> * * * * * * * * CROSS POSTED: * * * * * * * *
    > alt.linux.redhat, alt.os.linux.redhat, linux.redhat,
    > linux.redhat.install
    >
    > Hello to All:
    >
    > My home computer system consists of a 2002 built MicronPC ClientPro
    > 325 with its original Intel D845GRG motherboard whose CPU is a Pentium
    > 4, 2.0GHz, 400 FSB and 2GB of RAM.
    >
    > I have two each 40GB IDE hard disks such that hda, a WDC
    > WD400BB-00DEA0, on the Primary Master, has Windows XP Pro on hda1, and
    > is formatted NTFS, hda2 (FAT32) is a shared partition for both
    > systems. The 2nd hard disk, a Maxtor 6L040L2, on the Primary Slave,
    > (hdb) has eleven Linux partitions and is formatted EXT3 (now) for my
    > Linux system, presently a Red Hat Enterprise Linux 5.1 (Tikanga).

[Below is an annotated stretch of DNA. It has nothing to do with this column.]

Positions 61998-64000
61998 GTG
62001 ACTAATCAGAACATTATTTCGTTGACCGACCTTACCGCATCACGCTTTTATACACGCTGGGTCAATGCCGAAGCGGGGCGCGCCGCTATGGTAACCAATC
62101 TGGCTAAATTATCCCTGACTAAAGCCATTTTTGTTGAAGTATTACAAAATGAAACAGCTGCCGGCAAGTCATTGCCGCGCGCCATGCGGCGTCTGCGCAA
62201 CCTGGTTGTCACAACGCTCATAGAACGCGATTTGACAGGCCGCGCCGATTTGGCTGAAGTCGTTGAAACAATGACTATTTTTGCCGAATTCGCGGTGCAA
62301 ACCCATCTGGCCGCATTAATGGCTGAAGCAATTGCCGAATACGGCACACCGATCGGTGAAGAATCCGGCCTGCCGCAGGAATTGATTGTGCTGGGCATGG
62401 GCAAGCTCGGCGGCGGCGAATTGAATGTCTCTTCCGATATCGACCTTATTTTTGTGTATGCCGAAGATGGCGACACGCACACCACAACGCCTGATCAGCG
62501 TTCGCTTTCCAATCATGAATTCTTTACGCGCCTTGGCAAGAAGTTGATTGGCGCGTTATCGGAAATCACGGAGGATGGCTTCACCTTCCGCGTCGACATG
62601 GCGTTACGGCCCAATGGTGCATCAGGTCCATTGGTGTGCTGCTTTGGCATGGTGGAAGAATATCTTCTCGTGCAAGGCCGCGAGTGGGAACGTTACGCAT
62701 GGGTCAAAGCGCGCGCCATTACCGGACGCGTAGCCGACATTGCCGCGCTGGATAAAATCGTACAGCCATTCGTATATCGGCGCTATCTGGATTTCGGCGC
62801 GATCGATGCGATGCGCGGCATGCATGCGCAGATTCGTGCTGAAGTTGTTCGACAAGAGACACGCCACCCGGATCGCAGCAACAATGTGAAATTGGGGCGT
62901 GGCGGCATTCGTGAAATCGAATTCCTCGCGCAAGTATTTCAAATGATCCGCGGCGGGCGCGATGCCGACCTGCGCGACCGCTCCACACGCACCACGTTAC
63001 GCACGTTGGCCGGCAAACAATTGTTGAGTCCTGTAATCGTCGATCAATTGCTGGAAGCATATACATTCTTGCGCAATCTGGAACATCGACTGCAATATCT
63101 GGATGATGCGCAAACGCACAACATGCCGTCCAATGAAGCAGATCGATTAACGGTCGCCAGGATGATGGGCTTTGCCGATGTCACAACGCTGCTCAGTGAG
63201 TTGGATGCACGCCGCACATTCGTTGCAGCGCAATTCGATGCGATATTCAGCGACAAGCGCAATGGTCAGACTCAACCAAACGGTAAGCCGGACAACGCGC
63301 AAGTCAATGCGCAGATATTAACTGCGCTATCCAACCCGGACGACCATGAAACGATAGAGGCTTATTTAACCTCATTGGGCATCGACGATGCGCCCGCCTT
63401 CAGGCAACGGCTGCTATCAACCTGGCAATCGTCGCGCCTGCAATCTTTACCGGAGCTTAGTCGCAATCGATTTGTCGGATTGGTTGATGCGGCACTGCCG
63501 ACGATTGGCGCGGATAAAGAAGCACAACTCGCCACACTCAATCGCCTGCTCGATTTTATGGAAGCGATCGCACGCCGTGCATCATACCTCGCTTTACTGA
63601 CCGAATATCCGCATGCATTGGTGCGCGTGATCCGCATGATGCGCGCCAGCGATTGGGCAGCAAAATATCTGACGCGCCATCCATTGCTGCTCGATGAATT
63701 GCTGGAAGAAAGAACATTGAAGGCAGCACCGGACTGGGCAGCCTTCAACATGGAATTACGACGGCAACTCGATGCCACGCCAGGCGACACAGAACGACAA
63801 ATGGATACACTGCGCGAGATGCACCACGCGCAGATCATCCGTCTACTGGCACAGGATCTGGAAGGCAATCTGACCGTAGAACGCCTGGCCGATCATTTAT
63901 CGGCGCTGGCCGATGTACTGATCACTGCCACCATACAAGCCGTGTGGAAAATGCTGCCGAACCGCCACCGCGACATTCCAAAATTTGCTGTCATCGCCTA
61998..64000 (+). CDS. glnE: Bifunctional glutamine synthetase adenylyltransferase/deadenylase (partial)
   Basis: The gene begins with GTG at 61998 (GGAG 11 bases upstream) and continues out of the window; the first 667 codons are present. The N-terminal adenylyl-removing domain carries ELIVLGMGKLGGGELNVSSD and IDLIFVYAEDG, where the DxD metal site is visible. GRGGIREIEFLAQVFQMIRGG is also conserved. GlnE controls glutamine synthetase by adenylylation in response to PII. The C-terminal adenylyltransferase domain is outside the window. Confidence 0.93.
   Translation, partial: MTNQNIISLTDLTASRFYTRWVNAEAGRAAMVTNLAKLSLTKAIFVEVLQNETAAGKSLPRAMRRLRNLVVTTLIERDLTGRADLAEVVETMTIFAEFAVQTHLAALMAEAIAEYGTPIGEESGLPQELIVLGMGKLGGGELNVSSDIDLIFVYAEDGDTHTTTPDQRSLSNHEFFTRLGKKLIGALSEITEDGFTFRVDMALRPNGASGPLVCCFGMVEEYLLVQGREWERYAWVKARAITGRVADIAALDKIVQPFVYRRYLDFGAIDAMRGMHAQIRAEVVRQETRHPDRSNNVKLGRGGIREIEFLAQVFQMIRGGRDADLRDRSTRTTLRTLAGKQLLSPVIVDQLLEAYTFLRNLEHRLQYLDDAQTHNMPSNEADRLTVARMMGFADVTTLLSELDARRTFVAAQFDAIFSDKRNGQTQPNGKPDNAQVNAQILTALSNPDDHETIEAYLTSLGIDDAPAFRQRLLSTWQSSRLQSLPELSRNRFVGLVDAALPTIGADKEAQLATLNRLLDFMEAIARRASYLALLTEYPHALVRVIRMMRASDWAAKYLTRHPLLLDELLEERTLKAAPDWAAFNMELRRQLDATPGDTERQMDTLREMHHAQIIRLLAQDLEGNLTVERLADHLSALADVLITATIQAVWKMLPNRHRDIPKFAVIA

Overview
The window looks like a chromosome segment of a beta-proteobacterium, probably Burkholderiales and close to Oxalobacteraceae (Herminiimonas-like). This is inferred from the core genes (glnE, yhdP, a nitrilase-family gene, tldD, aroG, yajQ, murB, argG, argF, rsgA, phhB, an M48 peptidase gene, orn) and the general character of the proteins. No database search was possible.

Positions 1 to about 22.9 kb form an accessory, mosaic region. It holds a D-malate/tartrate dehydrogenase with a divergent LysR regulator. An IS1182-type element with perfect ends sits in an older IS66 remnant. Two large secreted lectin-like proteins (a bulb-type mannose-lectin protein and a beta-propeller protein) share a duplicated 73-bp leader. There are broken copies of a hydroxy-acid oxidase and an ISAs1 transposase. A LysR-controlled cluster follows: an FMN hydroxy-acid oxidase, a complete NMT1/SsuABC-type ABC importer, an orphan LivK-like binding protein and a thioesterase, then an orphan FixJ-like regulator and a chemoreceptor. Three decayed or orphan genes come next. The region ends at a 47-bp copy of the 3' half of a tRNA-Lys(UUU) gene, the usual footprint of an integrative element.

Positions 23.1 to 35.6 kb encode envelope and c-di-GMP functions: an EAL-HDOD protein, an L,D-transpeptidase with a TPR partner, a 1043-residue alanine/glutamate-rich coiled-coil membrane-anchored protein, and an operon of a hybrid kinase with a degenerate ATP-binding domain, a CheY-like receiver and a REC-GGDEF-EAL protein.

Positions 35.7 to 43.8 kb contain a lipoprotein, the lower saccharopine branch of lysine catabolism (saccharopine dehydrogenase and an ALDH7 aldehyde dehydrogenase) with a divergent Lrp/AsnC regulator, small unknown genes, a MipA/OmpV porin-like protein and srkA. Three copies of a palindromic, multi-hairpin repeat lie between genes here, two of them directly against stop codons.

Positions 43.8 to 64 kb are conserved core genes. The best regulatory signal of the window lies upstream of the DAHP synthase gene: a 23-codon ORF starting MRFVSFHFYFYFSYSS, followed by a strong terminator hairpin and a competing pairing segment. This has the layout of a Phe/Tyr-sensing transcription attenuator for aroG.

>
    > As can be guessed, the system had originally been a single boot XP
    > system, as originally built by Micron. The 2nd hard disk was later
    > added for dual boot with RHEL3 (Taroon). The hdb partitions were
    > originally sized through the advice of others, and although I've
    > adjusted their sizes with Partition Magic 8 and GParted in the early
    > days of EXT2, I've never retired my partition quantities from my
    > original choices.
    >
    > The 2nd hard disk (hdb) is exclusively for Linux and approximately
    > 17GB, of its total 40GB, is unpartitioned.
    >
    > My hdb information:
    >
    > Device Boot Start End Blocks Id Partition
    > /dev/hdb1 * 1 17 136521 83 /boot
    > /dev/hdb2 18 1292 10241437+ 83 /usr
    > /dev/hdb3 1293 1419 1020127+ 83 /usr/local